Scream Rooms

You had to know I was going to write about this, right?

So this story turns my stomach and things like this are why we are hesitant to send Max to public school next year.

On one hand, as a parent of a child with special needs I do understand that there are different ways to help different children. There are children who have behaviors that can bring a classroom to a halt and the parents and teachers have discussed a way to handle those behaviors. On the other hand, I wonder whether if a child has the need to be in a windowless room and scream during the school day, perhaps that school setting is not the right one. And how is that child treated by the other children in the class when he/she comes out and they all know he/she’s been in there screaming and kicking at a barricaded door? Talk about trauma for both a kid locked in that room and for the children witnessing/hearing it.

It appears per this article that these rooms are being used for children other than for whom they were intended. They are supposed to be for kids who have it written into their IEP (Individualized Education Plan). This means that the parents of those children signed off on the use of these rooms. IEPs are binding, legal documents which are signed by the parents and the school. There isn’t anything in them that parents don’t know about. However, at some point, I’m sure a teacher had become so frustrated with a “typical” child’s behavior that she/he placed him/her into that room, unbeknownst to the parent. This is not ok with me at all.

In general, I don’t really understand the use of scream rooms for the children with special needs they were built for, but I can’t judge treatment choices for children who are not my own nor do I consider it an acceptable form of classroom discipline for typical children. As things stand right now, I would not write this into Max’s IEP as an acceptable form of behavior management. I don’t want them anywhere near classrooms where the “therapy” will impact any other child. I also know, that as I research towns to move to, Middletown will not be on my list.

11 thoughts on “Scream Rooms

  1. Schools and their help for special needs children needs to improve!! It is so difficult for parents and for the students.

    I know a school that hired an aide without interviewing them. Isn’t that unbeleivable? I now know why some years my daughter has learnt very little.


  2. When my son was young (Kindergarten until about 3rd grade) he was diagnosed with “Overstimulation Disorder” I never heard of it before but here’s how it worked: When too much was requested of him he would just shut down and loose it! Yelling and crying and crumpling to the floor. He just couldn’t do another thing!

    The teacher would take him over to a quiet area of the classroom to sit on a bean bag chair and “get it together”. He wasn’t being punished because he couldn’t help the behavior. It was a chance to gather himself up and start again.

    The process was passed on to each new teacher and something that worked for him. The idea was to teach him to recognize when he had reached his limit. Eventually he began asking to go sit in the bean bag on his own. The teacher would of course agree and he would rejoin the class when he was ready.

    No one locked him in a room! I would never agree to something like that! But what’s frightening is that he would have most likely been the kind of kid they would put in that room! He goes to public school, but our schools are a wonderful support to our “special” kids.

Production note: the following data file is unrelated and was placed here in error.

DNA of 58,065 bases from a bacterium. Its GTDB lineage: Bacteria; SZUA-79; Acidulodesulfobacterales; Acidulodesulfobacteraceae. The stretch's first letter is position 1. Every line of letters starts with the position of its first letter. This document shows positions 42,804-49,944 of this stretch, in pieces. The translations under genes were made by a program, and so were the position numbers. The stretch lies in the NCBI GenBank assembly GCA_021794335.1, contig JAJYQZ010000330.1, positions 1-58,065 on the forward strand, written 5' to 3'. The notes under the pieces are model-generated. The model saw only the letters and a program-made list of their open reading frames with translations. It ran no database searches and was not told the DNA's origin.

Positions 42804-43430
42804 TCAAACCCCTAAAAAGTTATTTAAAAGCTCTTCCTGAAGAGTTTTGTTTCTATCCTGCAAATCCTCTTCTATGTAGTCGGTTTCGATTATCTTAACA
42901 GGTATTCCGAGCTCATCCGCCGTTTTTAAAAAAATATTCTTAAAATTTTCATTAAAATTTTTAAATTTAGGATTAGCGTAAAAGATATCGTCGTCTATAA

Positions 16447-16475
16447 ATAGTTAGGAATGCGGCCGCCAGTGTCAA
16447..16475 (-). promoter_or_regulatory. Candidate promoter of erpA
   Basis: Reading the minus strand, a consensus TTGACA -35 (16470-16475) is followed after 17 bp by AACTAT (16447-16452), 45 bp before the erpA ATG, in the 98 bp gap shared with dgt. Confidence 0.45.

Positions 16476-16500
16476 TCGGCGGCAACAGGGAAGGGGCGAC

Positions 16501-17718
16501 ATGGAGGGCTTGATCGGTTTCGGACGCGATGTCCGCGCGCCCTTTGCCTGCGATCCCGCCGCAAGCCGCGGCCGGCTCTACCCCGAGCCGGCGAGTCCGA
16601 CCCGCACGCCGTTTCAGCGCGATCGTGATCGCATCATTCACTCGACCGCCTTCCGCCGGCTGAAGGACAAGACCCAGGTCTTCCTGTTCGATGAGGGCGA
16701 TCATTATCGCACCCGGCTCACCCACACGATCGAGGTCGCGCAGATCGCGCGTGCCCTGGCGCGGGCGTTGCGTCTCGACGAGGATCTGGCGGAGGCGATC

He is now 17 years old, looking into college to become a teacher himself. Imagine how his world would have changed, had they locked him in a room and made him feel like a freak, a horrible person who deserves to be locked up! I hope they close these rooms down and never use them again!


  3. Oh I hear you about the problems at home. I’ve seen it first-hand many times. I agree that things need to change. Parents are advocates for their children and need to speak up more about what they want to see happen. Change at the ground level, in the planning and administration of schools, is a great place to start. I count myself as lucky and thankful that I’m able to provide a stable home for my kids. I can’t imagine the stress and heartache involved as a parent in feeling like things are such a mess at home that children are not having their needs met.


  4. Totally agree, but nothing will change locally until things change in Washington. We need to start having more of a say at what goes on 8-3 but we wont until the goverment stops running it all. Private schools are run so much better and don’t see the same problems, of course many can’t aford them because of cost but doesn’t mean public cant learn from them. Since a lot won’t change in public schools soon, the best place we can start is at home and for those that need the extra help we can give it when we can. Many of these kids come from homes full of drugs, parents not around after school, etc. Many of these parents are trying their best in this hard economy, but doesn’t mean they need to push their children aside and bring drugs and crime into their lives. Many of these children bounce around from home to home because a parent got arrested one night for drugs or stealing and the child ends up at another home for a night to just go back a night or two later. This kind of crazyness doesn’t help them in any way. Many of us grew up in stable homes and didn’t see this kind od behavor, but spnd a few days in one of the schools in one of our cities and it opens up a different door for everyone. Until I started working with people from all over CT and getting to know how it was in their children’s schools and the parents they deal with, I was blinded by what went on in other towns. Schools need to change, but if children are not brought up in a home where they are well taken care of and allowed to be kids, we can’t expexct our schools to be able to change them/help them because at home is where they learn who they really are. Until schools and home work hand and hand, we can’t expect anything to change. School is not a babysitter but a place to expand children’s knowledge that first begins at home.